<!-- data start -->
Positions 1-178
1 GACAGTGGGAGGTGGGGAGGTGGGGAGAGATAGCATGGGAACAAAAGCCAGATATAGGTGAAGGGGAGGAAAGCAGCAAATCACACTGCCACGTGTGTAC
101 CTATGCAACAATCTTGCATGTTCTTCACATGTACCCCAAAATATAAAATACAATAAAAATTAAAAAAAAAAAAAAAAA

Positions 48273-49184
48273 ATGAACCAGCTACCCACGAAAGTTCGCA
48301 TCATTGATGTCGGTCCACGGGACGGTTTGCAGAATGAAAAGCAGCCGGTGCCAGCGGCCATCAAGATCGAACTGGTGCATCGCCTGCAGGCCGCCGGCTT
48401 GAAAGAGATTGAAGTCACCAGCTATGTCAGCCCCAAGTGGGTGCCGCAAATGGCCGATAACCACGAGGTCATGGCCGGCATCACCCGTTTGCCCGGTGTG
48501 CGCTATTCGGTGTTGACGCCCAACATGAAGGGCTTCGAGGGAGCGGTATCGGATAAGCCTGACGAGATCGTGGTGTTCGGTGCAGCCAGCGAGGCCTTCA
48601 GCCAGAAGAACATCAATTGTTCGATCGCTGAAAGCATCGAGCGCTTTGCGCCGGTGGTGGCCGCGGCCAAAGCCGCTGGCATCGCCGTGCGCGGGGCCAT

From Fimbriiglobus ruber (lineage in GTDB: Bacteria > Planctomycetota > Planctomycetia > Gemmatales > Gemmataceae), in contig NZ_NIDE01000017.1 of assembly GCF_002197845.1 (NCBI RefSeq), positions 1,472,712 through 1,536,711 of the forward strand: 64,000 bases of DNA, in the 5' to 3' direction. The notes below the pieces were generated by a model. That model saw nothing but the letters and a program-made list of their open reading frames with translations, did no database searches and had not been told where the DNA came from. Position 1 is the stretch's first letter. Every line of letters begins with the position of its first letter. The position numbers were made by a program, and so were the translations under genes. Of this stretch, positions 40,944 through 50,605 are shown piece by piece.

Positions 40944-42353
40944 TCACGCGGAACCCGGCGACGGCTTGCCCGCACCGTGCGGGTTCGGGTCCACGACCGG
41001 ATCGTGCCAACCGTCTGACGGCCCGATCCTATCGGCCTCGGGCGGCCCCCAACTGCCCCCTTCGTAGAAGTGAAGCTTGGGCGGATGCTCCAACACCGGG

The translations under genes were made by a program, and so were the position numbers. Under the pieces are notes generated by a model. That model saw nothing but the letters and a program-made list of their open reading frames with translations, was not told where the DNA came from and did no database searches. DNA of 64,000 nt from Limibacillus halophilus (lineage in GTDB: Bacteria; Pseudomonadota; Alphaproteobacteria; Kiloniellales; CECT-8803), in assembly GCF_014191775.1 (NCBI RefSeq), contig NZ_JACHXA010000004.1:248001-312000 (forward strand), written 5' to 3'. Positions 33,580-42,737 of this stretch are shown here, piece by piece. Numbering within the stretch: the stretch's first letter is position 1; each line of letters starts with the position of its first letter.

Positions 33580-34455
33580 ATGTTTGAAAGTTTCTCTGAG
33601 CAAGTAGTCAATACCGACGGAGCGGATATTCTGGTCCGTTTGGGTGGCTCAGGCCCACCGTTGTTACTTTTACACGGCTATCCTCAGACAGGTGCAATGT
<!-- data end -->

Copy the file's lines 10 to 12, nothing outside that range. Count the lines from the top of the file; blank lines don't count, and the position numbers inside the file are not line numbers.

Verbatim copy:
From Fimbriiglobus ruber (lineage in GTDB: Bacteria > Planctomycetota > Planctomycetia > Gemmatales > Gemmataceae), in contig NZ_NIDE01000017.1 of assembly GCF_002197845.1 (NCBI RefSeq), positions 1,472,712 through 1,536,711 of the forward strand: 64,000 bases of DNA, in the 5' to 3' direction. The notes below the pieces were generated by a model. That model saw nothing but the letters and a program-made list of their open reading frames with translations, did no database searches and had not been told where the DNA came from. Position 1 is the stretch's first letter. Every line of letters begins with the position of its first letter. The position numbers were made by a program, and so were the translations under genes. Of this stretch, positions 40,944 through 50,605 are shown piece by piece.

Positions 40944-42353
40944 TCACGCGGAACCCGGCGACGGCTTGCCCGCACCGTGCGGGTTCGGGTCCACGACCGG